​Top 5 Enpass Alternatives for iOS and Android

Parth Shah

Enpass password manager has been making waves in the password management solutions. The app is available on every platform and allows the user the flexibility to store the data on any cloud provider.

Security

Up until now, Enpass was following a one-time payment option per operating system. That means, you pay once and use it forever on the said platform. Enpass recently decided to adopt a subscription route. Pay monthly and use the app on all platforms.

The move has bothered some users, and they are already looking for Enpass alternatives for iOS and Android. To be fair to Enpass, the company handled the transition much better than the others. Enpass is giving lifetime subscriptions to those who have purchased the app on at least one platform.

Going with a subscription plan, Enpass lost a huge advantage over its rivals. And in this post, I will mention the top five Enpass alternatives for iOS and Android. The list will include paid options as well as some free ones. Let’s jump in.

1. LastPass

LastPass one needs no introduction. Before Enpass, LastPass has been my go-to recommendation to anyone looking to invest in a password manager. Lately, the company faced some hurdles. However, it’s still one of the best options among the bunch.

One of the biggest selling points of LastPass is free and unlimited syncing across the platforms. You need to pay for the premium version only when you want to share vaults, aim priority support, and an added security layer. The majority of features are included in the free version.

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The added functionalities include multiple vaults, security challenges to check password strength and warn about repeated passwords. LastPass also supports strong password generator and auto-fill login details on Android and iOS.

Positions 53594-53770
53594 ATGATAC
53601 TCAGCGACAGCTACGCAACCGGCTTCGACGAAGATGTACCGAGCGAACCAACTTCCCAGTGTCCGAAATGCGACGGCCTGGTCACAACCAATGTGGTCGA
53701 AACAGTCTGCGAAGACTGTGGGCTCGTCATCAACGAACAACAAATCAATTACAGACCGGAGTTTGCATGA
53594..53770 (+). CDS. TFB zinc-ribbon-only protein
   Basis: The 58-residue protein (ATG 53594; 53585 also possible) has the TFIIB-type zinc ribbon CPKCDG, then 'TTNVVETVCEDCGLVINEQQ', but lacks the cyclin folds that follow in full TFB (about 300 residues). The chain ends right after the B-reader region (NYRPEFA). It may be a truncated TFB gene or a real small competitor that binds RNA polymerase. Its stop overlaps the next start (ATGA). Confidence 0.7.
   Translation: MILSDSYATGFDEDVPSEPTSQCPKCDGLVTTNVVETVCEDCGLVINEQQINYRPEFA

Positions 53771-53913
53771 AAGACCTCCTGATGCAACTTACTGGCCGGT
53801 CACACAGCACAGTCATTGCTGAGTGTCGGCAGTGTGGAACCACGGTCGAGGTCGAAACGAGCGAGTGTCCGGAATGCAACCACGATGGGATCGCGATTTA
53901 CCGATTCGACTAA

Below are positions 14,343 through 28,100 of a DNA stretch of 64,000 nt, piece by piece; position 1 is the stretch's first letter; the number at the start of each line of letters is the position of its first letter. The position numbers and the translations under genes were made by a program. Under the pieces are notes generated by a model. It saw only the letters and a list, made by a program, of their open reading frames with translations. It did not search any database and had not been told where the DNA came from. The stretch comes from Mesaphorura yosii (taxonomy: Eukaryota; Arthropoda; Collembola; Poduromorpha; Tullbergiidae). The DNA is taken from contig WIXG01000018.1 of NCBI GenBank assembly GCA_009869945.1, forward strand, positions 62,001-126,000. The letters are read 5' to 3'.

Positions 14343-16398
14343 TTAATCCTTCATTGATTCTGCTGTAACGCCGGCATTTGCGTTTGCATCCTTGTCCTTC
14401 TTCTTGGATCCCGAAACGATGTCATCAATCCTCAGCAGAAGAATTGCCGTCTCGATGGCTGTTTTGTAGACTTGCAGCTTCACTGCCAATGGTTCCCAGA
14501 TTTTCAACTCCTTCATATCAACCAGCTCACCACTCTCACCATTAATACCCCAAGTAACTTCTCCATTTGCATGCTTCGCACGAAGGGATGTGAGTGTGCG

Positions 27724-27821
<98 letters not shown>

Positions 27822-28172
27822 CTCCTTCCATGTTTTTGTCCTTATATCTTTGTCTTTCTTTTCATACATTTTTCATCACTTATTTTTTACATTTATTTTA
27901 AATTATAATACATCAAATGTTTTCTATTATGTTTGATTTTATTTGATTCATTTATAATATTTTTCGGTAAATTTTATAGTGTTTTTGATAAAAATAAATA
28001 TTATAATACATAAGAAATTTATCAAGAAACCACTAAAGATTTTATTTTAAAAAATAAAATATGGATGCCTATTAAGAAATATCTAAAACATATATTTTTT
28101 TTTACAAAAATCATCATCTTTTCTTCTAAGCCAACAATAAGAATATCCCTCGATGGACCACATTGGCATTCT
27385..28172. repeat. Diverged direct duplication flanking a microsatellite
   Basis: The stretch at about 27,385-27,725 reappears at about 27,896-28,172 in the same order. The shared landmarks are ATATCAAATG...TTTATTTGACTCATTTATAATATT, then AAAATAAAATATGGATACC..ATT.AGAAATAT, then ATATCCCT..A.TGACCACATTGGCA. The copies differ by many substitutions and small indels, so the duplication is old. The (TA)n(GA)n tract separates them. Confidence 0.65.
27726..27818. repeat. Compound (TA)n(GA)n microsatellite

In terms of OS support, LastPass is available on iOS, Android, Windows, macOS, and supports popular browsers through respective extensions.

The only drawback of the app is the fact that LastPass stores all the data on their server. It makes the user data vulnerable to potential hacking attempts. There is no option to save the data on preferred cloud providers such as Google Drive or OneDrive.

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As I mentioned earlier, the major options are free, and for the Plus version, be ready to shell out $3/month.

2. SafeInCloud

SafeInCloud is similar to Enpass in terms of pricing and backup. Pay once on a platform and enjoy unlimited updates for the lifetime. You can also use any cloud provider to sync the data.

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The only problem with that method is, if you forget or lose the master password, then there is no way to reset it as the service doesn’t have your credentials in the first place.

Talking about the good stuff, SafeInCloud supports tags to sort out the entries in no time. You can also generate strong passwords, autofill them on iOS and Android, and use the default browser for a secure login experience.

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SafeInCloud needs to update its interface. It looks quite dated compared to rivals. Unlike LastPass, the major options are paid here. Purchase the $10 Pro version and you are good to go.

3. iCloud Keychain

This one is for iOS and Mac users. If you use only Apple's products and don’t want to look for third-party alternatives, then Apple’s default solution might just work for you.